As companies go through ups and downs, music can give employees a much needed boost of confidence and relieve stress. Think about or listen to happy, upbeat songs such as “Walking on Sunshine” by Katrina & The Waves, and “Brown Eyed Girl” by Van Morrison.

4. Music can improve memory

Music can induce a state of meditation and allows you to disengage from the “noise”, so you can retain information better. Nurses (who need to remember treatment protocols), and sales representatives (who need to retain product information), benefit from this.

And the type of music matters. There are differences in the effect of music, even within the same genre. In reference to the Mozart Effect, a study by the Sapienza University of Rome found that by listening to Mozart's “L'allegro con spirito,” triggered changes in brain activity linked to memory and cognition. However, the same changes were not recorded when listening to the classical Beethoven tune, Fur Elise. Similarly, according to another study on the Vivaldi Effect, Vivaldi's "Four Seasons" had a positive effect on older adults' cognitive performance in two working memory tasks.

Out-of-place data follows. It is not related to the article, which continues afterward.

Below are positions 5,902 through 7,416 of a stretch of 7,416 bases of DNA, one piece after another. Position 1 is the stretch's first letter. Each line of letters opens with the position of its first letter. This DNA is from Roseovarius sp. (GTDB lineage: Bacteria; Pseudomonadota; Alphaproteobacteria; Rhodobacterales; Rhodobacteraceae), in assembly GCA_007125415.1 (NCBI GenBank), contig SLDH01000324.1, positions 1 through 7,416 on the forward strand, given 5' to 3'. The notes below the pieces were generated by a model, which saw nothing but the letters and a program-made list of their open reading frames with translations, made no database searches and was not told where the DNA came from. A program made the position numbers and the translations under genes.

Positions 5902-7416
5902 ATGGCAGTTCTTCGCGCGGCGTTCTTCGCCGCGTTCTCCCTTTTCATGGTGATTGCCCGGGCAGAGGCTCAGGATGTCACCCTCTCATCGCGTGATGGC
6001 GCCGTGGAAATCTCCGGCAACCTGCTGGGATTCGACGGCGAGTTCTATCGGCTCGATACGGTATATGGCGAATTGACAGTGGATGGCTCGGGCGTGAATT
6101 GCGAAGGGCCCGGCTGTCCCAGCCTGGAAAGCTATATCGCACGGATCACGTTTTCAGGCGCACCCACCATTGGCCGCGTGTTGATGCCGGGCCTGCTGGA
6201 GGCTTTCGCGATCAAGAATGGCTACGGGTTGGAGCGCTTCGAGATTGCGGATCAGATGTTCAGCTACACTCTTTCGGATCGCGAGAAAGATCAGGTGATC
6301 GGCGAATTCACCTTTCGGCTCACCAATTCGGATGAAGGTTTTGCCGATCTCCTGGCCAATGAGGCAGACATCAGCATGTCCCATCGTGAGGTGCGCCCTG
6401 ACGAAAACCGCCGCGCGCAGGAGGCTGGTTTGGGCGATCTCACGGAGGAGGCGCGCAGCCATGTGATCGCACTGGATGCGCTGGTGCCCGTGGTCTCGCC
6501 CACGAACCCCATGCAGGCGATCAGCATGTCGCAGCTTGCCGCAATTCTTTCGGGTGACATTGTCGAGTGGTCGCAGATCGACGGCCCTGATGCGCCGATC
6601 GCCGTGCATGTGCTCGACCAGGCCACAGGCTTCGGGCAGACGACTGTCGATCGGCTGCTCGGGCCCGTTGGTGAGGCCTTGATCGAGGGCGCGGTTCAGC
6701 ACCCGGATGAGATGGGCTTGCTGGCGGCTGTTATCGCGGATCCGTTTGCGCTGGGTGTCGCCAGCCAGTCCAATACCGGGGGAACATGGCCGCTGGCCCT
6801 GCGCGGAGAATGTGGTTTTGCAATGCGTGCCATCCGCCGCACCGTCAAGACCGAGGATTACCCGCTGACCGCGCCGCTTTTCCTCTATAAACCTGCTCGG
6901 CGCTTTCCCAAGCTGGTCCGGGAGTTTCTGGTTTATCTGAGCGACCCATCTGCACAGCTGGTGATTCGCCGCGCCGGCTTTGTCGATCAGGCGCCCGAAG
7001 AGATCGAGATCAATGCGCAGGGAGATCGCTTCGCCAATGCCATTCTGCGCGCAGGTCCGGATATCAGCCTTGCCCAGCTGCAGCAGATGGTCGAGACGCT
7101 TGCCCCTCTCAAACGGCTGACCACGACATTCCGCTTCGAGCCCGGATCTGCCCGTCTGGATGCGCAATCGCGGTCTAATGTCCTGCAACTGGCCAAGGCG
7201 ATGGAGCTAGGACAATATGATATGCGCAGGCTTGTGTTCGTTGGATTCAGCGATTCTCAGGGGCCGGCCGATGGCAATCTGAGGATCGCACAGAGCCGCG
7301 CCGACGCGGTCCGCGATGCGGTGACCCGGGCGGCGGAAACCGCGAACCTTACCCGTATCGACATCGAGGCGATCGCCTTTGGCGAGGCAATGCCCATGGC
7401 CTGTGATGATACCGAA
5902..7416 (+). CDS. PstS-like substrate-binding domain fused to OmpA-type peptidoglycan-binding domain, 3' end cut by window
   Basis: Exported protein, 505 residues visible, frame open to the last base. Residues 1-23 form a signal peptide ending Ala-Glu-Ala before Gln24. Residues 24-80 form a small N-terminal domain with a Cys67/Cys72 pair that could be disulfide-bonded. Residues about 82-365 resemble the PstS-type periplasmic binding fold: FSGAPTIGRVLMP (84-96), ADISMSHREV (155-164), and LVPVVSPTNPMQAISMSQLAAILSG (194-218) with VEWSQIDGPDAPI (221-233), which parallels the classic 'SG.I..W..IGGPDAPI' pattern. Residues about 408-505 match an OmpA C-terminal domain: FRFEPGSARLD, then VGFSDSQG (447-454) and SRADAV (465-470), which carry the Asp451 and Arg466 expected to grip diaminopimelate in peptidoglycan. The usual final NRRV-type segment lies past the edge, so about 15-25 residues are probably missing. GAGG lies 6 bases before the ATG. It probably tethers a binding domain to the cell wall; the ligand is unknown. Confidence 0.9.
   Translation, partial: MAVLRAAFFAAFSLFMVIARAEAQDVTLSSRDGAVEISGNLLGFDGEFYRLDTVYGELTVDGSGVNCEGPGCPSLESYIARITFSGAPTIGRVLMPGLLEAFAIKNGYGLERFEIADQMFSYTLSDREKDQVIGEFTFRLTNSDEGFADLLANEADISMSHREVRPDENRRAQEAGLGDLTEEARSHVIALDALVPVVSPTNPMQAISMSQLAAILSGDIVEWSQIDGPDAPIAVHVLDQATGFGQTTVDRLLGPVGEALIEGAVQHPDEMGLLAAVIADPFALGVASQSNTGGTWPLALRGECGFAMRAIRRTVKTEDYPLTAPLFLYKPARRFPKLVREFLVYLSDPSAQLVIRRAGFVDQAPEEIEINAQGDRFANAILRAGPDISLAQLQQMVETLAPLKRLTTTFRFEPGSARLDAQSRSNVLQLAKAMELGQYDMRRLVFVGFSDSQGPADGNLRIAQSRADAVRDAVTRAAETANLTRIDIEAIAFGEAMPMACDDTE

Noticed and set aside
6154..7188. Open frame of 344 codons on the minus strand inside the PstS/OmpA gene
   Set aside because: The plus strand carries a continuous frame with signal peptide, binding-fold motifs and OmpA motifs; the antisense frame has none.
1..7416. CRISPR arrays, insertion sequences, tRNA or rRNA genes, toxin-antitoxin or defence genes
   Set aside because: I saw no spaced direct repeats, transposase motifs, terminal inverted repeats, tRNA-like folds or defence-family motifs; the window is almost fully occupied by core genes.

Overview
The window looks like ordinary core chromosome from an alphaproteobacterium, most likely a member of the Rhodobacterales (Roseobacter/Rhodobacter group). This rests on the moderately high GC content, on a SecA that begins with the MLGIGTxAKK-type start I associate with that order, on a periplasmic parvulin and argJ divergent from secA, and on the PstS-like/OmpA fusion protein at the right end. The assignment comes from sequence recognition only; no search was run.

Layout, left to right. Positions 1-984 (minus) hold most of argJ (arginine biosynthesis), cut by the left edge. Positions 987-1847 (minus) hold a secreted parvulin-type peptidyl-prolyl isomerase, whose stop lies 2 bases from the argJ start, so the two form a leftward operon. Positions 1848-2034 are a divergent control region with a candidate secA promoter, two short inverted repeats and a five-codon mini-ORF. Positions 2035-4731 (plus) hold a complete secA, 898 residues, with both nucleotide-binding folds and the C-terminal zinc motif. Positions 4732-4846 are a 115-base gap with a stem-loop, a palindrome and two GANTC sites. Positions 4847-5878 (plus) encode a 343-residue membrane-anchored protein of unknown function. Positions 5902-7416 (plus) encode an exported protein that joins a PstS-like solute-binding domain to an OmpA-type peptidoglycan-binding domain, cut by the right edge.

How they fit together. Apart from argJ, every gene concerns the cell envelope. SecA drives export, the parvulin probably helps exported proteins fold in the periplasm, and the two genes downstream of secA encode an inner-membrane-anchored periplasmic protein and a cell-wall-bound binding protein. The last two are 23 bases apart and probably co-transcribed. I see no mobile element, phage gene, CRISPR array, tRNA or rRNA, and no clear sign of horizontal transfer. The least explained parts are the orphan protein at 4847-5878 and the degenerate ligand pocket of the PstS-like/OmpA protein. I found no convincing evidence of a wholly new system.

In addition, feel good tunes trigger positive emotions, which are good for memory tasks, while negative emotions impair one’s memory. Dr. William Klemm of A&M University found that the unique rhythms and syncopation of jazz of the timeless jazz classic, “Take Five” by Dave Brubeck, can improve one’s memory.


Music does indeed has a profound impact on productivity in the workplace. But every office situation and industry is different and different environments call for different playlists for the office in order to optimise productivity. Therefore, strategies need to be tested thoroughly before they can be applied – and there are no guarantees that they may work. In fact, employees who are musicians may find background music more distracting, compared to their non-musician counterparts. This is because it’s easier for a non-musician to filter the tunes into ambient sounds, while a musician’s mind gets drawn to guitar riffs, drum fills, tempo changes, modulations, and so on.

Work associates may share different tastes in music, and the company should be mindful of each employee’s response to the music. On the one hand, using headphones can alienate colleagues from one another. On the other hand, the music being played through the common audio system may not be everyone’s cup of tea.